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Thomas Randele died in May with a big secret. He was actually Theodore John Conrad, a notorious fugitive, wanted for robbing Society National Bank in Cleveland more than 50 years ago in 1969.
Authorities had spent dozens of years searching for Conrad never realizing he was living in the Boston area, a successful car dealer with a wife and daughter and friends who adored him including a FBI agent, according to Associated Press.
“He was just a gentle soul, you know, very polite, very well spoken,” one of his friends, Jerry Healy told AP.
Investigators pursued leads across the country, traveling to Washington, D.C., California, Oregon, Texas, and Hawaii.
Among those searching was a father and son who both worked for the U.S. Marshals Service.
“This is a case I know all too well. My father, John K. Elliott, was a dedicated career Deputy United States Marshal in Cleveland from 1969 until his retirement in 1990,” U.S. Marshal Peter Elliot said in November. “My father took an interest in this case early because Conrad lived and worked near us in the late 1960s. My father never stopped searching for Conrad and always wanted closure up until his death in 2020.”
Several months after Randele’s death, U.S. Marshals from Cleveland were able to match documents that Conrad signed in the 1960s with documents that Randele completed, including a bankruptcy filed in federal court in Boston in 2014 to confirm his identity.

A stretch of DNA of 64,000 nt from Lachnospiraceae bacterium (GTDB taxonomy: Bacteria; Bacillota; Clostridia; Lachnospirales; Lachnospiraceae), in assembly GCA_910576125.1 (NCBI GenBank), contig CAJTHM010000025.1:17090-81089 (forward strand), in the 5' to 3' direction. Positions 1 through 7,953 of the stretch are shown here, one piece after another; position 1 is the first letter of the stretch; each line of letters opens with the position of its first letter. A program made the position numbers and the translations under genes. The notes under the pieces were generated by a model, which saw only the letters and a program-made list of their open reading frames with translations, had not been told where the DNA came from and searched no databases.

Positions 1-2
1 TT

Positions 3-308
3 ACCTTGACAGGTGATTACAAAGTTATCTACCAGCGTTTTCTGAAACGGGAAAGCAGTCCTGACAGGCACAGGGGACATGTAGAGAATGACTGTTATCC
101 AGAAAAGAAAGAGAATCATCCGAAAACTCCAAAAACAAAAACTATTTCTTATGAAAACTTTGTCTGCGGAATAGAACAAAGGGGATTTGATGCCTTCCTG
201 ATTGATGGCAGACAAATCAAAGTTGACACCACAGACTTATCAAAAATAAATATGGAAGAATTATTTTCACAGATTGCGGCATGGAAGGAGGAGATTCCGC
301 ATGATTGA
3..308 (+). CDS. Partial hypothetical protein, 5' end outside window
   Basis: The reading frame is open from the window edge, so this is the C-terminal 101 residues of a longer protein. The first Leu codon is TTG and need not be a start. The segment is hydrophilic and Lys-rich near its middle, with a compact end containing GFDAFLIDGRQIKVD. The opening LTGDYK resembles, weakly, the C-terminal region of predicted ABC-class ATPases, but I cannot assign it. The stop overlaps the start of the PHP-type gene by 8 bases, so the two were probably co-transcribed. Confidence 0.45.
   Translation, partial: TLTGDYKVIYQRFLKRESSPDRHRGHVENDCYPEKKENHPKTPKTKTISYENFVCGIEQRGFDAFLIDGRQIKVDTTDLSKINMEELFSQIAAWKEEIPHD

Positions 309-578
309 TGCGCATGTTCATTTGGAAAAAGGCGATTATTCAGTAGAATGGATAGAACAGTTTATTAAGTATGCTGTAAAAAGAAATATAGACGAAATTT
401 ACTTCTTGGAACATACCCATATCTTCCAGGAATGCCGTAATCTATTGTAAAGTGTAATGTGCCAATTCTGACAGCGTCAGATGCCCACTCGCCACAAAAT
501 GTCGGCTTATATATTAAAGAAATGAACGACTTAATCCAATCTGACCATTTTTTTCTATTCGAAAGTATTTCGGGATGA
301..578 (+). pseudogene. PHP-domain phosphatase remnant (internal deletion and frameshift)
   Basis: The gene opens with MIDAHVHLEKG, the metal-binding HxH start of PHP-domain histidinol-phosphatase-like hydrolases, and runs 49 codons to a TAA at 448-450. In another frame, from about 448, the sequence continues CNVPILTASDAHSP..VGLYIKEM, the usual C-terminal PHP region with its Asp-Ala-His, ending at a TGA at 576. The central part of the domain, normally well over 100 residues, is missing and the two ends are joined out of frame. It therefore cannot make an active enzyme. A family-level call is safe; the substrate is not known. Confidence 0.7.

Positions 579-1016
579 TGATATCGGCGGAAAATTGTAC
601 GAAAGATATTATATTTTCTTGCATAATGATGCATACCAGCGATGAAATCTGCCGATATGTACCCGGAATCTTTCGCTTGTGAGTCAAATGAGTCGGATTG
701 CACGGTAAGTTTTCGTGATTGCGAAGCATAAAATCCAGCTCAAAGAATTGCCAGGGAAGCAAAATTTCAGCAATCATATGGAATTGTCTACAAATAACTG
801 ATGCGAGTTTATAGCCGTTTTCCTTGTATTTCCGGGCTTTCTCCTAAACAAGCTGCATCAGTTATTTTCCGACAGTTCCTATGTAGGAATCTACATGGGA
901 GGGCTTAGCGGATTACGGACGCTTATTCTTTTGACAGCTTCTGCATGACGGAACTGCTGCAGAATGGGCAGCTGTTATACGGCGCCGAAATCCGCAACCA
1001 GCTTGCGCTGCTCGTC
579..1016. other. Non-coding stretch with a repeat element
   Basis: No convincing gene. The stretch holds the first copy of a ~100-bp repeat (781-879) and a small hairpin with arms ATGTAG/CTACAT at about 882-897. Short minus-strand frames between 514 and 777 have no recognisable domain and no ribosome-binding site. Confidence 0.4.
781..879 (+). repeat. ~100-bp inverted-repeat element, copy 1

Randele’s family told investigators that he made a deathbed confession as he was dying from lung cancer, according to AP.
On Friday, July 11, 1969, Conrad was a bank teller at Society National Bank. At the end of the day, he left the job with $215,000 (valued at more than $1.7 million today) in a paper bag.
It was one of the biggest bank robberies in Cleveland history, according to the U.S. Marshals Service.
It wasn’t until the following Monday morning that the bank realized that the money was missing along with the then-20-year-old bank teller.
In 1970, Conrad became Thomas Randele even applying for a social security number, according to AP.
He cut out everyone from his previous life, ending all communications with family. Some simply assumed he was dead.
Investigators believe that Conrad’s fixation with the 1968 movie, “The Thomas Crown Affair,” in which Steve McQueen starred as a millionaire businessman who pulls off a bank heist, led to the robbery.
Conrad saw it more than six times and bragged to friends about how it easy would be rob the bank and told he planned to do it, according to U.S. Marshals.
“It wasn’t about the money. He always wanted to impress,” Russell Metcalf, a friend from high school told AP.
Investigators are still trying to figure out what happened to the money. One possibility is that it was lost years ago to bad investments, according to AP.
Now friends of Randele’s are trying to reconcile what they now know about their friend’s criminal past.
Some said that it all makes sense now. He never spoke about family or where he grew up.
But others said it simply doesn’t match the man they knew.
“The only way it makes sense is that at that age he was just a kid, and it was a challenge kind of thing,” friend Matt Kaplan told AP. “If he would have told us way back when, I don’t think we would have believed him because he wasn’t that kind of guy. The man was different than the kid.”
Elliot is just glad to close a case that haunted his father.
“I hope my father is resting a little easier today knowing his investigation and his United States Marshals Service brought closure to this decades-long mystery. Everything in real life doesn’t always end like in the movies,” he said.
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